Overview: From climate change, debt, and refugee crises to energy security, environmental disasters, and terrorism, the events that lead nightly newscasts and drive public policy demand a global perspective. In the twentieth century the world sought solutions through formal institutions of international governance such as the United Nations, the International Criminal Court, and the World Bank, but present-day responses to global realities are often more provisional, improvisational, and contingent. Tracing this uneven history in order to identify principal actors, contesting ideologies, and competing rhetoric, Negative Cosmopolitanism challenges the Kantian ideal of cosmopolitanism as the precondition for a perpetual global peace. Uniting literary scholars with researchers working on contemporary problems and those studying related issues of the past – including slavery, industrial capitalism, and corporate imperialism – essays in this volume scrutinize the entanglement of cosmopolitanism within expanding networks of trade and global capital from the eighteenth century to the present. By doing so, the contributors pinpoint the ways in which whole populations have been unwillingly caught up in a capitalist reality that has little in common with the earlier ideals of cosmopolitanism.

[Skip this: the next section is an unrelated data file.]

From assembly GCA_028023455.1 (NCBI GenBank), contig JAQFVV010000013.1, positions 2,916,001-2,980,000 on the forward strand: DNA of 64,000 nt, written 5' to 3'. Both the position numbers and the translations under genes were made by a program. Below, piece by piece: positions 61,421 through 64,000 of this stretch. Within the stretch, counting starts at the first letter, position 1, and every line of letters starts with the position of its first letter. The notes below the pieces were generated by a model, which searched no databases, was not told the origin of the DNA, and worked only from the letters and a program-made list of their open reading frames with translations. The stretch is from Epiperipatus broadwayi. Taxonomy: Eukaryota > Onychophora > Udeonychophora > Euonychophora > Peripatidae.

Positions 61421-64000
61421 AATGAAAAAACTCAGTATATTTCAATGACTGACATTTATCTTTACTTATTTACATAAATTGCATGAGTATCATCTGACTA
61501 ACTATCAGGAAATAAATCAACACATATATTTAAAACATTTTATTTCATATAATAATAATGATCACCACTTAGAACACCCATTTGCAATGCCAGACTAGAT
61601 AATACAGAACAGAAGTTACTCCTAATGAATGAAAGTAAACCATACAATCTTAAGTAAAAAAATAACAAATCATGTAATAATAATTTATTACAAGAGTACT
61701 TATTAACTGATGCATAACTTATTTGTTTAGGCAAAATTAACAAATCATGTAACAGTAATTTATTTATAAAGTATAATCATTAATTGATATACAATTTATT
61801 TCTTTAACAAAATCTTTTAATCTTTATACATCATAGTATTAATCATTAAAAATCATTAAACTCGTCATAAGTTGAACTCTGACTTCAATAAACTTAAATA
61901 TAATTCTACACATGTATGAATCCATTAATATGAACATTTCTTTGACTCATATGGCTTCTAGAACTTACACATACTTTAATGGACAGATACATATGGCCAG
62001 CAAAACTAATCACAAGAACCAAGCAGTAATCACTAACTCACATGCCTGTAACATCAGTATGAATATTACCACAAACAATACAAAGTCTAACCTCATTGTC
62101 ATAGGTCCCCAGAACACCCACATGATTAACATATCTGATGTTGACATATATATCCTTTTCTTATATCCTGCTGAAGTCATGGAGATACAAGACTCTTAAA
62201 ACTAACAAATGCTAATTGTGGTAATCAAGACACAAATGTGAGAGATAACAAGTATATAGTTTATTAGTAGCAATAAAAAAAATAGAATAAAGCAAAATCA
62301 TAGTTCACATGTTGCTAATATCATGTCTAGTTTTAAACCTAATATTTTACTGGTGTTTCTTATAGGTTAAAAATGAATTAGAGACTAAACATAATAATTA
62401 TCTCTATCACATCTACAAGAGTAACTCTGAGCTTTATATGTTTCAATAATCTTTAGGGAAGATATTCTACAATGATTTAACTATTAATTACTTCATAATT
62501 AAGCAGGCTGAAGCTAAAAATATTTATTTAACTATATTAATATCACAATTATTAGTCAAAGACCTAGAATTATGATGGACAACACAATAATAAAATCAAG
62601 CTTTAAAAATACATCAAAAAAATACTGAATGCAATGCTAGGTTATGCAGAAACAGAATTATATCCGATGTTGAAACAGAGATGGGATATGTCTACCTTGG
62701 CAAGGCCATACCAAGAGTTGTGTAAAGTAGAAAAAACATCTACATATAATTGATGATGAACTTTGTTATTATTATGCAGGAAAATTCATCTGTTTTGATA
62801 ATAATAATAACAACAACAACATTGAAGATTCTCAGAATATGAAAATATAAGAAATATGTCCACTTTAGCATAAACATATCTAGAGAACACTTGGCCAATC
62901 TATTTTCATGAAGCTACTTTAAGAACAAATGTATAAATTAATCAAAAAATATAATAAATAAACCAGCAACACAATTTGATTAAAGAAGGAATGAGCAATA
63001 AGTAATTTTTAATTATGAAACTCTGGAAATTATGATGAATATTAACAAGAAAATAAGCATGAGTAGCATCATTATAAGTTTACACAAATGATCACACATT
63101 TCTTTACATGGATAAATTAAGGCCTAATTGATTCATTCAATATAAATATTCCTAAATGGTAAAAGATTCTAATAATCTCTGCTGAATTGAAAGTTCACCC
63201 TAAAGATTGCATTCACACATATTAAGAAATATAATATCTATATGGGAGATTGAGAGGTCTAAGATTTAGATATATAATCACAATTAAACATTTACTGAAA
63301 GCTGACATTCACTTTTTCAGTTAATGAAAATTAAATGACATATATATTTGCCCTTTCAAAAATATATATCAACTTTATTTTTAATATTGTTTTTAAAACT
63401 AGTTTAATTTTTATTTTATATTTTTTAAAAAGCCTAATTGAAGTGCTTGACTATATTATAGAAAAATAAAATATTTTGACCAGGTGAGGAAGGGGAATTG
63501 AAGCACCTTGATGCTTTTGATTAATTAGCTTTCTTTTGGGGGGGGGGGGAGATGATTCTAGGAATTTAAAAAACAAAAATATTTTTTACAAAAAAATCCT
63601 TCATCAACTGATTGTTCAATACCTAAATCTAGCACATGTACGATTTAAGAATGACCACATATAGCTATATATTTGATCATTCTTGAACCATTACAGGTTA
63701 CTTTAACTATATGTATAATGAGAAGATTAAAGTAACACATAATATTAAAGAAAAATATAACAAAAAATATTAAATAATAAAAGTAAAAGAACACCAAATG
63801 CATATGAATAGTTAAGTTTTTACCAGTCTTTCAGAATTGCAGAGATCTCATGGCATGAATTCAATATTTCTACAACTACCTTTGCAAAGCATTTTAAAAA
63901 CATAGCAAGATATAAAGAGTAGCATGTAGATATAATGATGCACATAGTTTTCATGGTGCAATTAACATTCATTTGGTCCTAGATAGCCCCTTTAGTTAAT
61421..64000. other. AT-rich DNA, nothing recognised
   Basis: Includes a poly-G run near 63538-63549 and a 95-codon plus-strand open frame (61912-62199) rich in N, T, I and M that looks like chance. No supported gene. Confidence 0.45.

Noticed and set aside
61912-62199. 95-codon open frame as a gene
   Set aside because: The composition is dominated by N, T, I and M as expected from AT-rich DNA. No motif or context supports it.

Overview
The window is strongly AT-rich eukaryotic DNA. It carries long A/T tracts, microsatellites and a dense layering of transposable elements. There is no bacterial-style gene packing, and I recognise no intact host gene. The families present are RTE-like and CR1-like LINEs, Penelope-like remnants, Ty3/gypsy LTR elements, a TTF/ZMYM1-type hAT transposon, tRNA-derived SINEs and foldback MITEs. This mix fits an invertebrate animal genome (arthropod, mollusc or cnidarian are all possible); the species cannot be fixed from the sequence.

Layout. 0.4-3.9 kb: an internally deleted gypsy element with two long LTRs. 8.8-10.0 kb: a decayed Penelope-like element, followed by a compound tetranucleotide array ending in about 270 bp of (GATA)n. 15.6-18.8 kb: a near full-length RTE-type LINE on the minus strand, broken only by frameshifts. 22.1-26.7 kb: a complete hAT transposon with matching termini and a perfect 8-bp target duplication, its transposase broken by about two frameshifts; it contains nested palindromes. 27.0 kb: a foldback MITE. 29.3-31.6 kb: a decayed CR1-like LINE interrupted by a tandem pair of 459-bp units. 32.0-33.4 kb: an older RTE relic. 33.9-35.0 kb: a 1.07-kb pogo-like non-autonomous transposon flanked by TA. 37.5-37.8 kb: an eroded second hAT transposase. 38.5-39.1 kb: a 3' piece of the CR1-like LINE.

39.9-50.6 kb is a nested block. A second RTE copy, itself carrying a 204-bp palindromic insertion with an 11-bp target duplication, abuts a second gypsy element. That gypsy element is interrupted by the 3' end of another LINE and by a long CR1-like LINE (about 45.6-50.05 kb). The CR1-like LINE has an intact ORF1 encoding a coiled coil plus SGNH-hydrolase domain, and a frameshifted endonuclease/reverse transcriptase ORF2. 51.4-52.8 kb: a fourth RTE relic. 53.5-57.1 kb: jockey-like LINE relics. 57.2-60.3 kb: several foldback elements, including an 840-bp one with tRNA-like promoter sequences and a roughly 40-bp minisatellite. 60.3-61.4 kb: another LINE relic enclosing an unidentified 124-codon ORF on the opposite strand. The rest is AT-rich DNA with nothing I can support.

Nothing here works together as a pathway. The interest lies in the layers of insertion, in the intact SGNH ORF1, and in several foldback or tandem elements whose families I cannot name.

Journal Articles

“Citizens of Nowhere: Cosmopolitanisation and Cultures of Securitization in Dionne Brand’s InventoryJournal of Intercultural Studies 40.5 (October 2019). 564-79. 

“Toward A Realistic Utopia: Literary Representations of the International Criminal Tribunal for the former Yugoslavia.” Australian Journal of Human Rights 22.2 (2016): 123-42. 

“The Guantánamo Lawyers: Life Writing for the ‘Courts of Public Opinion.’” Biography 38.1 (Winter 2015): 23-40.

“From Sarajevo to 9/11: Travelling Memory and the Trauma Economy.” parallax 17.4 (October-December 2011): 49-60.

“Amitav Ghosh’s Anxious Witnessing and the Ethics of Action in The Hungry Tide.” Journal of Commonwealth Literature 44.1 (March 2009): 53-65.

“Theorising the Disparities of Diaspora.” Canadian Literature 196 (Spring 2008): 194-198.